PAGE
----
Mr Johnson also expressed his "grave concerns" to Ms von der Leyen over the potential impact on the exports of coronavirus vaccines caused by the bloc's actions, No 10 said.
Downing Street warned the EU that "as a friend and ally" it should not attempt to disrupt UK vaccine supplies.
A spokesman said: "The UK government is urgently seeking an explanation from the European Commission about the statements issued by the EU today and assurances as to its intentions.
"The UK has legally-binding agreements with vaccine suppliers and it would not expect the EU, as a friend and ally, to do anything to disrupt the fulfilment of these contracts.
"The UK government has reiterated the importance of preserving the benefits of the Belfast/Good Friday Agreement and the commitments that have been made to the two communities."
Earlier, DUP Leader and First Minister of Northern Ireland Arlene Foster said any triggering Article 16 would be "an incredible act of hostility".
She said the EU was prepared to use Northern Ireland "when it suits their interests".
"At the first opportunity the EU has placed a hard border between Northern Ireland and the Republic of Ireland over the supply chain of the coronavirus vaccine," she said.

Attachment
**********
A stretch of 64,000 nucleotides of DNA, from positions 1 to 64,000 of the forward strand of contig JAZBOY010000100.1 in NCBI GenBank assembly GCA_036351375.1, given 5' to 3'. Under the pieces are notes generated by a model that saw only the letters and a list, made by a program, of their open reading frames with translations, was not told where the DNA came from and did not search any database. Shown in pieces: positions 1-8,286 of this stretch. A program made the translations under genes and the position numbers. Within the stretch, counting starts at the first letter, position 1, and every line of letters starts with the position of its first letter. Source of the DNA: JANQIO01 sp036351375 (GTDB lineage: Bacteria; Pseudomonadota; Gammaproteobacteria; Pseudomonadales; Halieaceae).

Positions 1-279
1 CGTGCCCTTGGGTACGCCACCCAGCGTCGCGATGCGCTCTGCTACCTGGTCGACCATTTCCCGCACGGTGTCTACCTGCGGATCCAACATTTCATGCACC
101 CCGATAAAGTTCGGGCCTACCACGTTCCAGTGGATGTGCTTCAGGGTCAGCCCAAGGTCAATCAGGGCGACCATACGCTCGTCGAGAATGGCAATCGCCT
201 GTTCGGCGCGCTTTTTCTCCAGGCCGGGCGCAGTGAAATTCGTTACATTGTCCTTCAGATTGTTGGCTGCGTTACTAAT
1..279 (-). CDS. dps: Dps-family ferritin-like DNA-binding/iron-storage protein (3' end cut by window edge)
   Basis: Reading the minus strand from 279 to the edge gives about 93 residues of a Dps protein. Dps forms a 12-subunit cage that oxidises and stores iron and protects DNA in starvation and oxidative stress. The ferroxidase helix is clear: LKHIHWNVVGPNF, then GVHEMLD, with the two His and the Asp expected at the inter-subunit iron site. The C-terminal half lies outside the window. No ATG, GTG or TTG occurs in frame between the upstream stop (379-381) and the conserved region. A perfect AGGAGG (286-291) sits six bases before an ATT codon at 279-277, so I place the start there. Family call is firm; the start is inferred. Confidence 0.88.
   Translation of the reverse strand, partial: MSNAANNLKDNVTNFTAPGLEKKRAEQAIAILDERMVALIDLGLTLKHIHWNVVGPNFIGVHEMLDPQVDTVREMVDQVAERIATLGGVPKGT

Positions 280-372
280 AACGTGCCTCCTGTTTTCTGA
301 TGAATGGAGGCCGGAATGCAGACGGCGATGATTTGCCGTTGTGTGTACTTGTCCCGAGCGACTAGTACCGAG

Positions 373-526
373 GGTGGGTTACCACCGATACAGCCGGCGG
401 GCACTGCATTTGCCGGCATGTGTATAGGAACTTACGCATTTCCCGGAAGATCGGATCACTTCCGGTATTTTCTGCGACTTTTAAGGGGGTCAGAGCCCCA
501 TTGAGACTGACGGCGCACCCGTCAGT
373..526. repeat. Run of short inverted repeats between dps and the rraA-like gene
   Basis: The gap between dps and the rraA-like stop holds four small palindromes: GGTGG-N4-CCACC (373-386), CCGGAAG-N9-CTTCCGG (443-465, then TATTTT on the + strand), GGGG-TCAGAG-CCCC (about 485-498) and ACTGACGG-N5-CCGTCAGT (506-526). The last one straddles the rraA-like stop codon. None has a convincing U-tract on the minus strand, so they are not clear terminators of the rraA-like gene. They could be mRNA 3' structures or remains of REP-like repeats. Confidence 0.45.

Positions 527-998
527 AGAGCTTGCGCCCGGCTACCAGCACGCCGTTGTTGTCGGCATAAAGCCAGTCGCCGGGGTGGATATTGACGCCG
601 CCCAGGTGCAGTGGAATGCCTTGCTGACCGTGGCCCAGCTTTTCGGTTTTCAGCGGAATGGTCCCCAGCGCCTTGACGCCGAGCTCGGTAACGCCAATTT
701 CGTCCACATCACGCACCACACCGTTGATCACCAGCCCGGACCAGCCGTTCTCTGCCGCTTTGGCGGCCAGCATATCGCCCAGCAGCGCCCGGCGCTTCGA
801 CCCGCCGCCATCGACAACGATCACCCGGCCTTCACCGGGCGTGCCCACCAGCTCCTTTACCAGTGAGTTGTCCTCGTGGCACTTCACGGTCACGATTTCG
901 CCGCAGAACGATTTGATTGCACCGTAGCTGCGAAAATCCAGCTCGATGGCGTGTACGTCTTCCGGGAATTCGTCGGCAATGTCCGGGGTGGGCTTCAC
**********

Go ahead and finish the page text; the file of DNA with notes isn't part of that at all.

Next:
Mrs Foster later posted a video on Twitter in which she said: "This is an incredibly hostile and aggressive act by the European Union. They are trying to stop the supply of a vaccine, designed to save lives, into the United Kingdom."
Stormont's Deputy First Minister, Sinn Féin's Michelle O'Neill, also expressed her "serious concerns" over the matter in a post on Twitter.
"I have just spoken with the Irish Government to raise my very serious concerns in relation to the invoking of Article 16. This is a totally ill-judged move by the EU and should not have been triggered.
"Calm heads need to prevail, this needs sorted urgently," she said.
Sinn Féin leader Mary Lou McDonald said any triggering of Article 16 would be a "grave error".
She said on Twitter: "Our citizens need timely access to lifesaving vaccines not trade disputes. Now is a time for cool heads and solidarity."
SDLP leader Colum Eastwood said invoking Article 16 would be "disproportionate and a grave error in judgement by the European Commission".
Additional reporting: Mary Regan, PA news